A good attempt at summing up the global history of architecture with reference to its use of energy. I’ve done Mark Zarzombek’s global history of architecture course from MIT and enjoy this genre of writing and material, blending ancient history with aesthetics and design. This book is worth reading even for those who know the path it will tread more or less. Calder has a bit of a focus on Liverpool when he’s illustrating architectural changes in the eighteenth and nineteenth century – as a case study – and I noticed that he teaches at Liverpool University so that makes sense. I have to admit I got a little bored after Corbusier and he repudiation of all ornament in the first decades of the twentieth century (interesting to hear that Calder thinks this modernism hangs over many architects to this day in a similar way in which classical vocabulary and style hung over architects for centuries after Greece and Rome were no more). The focus on the book is the energy required to create architecture in different societies at different times, and I found it admirable that Calder thinks we need to look, in our current age of climate emergency, to the examples of low energy agrarian societies like ancient Rome in a building for the future.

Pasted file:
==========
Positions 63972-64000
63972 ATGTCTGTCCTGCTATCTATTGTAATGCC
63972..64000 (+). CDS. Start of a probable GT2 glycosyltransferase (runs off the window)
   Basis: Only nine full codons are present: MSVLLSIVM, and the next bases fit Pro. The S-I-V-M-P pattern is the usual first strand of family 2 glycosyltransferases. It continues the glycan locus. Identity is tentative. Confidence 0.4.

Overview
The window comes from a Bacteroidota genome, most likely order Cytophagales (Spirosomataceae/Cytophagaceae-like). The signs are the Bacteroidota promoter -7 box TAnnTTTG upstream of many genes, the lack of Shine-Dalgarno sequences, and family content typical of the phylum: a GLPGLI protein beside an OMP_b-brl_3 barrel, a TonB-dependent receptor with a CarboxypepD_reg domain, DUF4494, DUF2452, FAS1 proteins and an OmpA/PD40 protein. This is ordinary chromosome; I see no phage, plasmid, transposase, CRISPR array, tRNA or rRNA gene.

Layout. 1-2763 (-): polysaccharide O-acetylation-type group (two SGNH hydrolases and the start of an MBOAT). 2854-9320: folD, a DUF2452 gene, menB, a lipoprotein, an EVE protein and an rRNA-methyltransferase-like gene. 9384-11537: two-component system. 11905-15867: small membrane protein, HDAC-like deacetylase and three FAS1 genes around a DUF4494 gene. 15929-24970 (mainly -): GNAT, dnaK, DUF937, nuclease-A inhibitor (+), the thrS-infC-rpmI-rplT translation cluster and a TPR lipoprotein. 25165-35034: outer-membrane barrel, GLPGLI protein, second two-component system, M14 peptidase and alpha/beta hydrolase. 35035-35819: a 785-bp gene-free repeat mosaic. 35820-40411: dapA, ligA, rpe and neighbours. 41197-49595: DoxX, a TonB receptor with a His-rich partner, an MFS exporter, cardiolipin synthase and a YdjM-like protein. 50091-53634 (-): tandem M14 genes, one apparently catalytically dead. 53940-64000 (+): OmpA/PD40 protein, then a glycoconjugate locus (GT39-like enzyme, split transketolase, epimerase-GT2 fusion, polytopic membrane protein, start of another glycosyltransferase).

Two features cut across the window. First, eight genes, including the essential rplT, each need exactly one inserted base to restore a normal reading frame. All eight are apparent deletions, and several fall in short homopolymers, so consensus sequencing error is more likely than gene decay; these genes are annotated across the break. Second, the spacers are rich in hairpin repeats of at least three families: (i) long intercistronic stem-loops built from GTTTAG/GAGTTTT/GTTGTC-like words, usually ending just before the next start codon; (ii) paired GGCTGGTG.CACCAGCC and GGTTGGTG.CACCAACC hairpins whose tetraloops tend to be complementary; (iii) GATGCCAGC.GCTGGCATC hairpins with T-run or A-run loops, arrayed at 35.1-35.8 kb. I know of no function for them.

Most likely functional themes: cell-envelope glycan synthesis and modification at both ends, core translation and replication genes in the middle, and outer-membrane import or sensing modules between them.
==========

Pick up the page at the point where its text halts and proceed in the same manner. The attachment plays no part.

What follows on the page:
Henry James by Leon Edel (first published as five volumes that appeared between 1953 and 1972).
One of the best literary biographies that I know of in existence, period. James was nothing if not a highly sensitive observer and experiencer of old Europe, and Edel understands and shares this aspect of the expatriate’s rapture. I also enjoyed reading James’ short story The Passionate Pilgrim this year about a young man who goes to England from America and falls in love with the aged patina of English architecture, old taverns, country houses, and Oxford quads and lawns: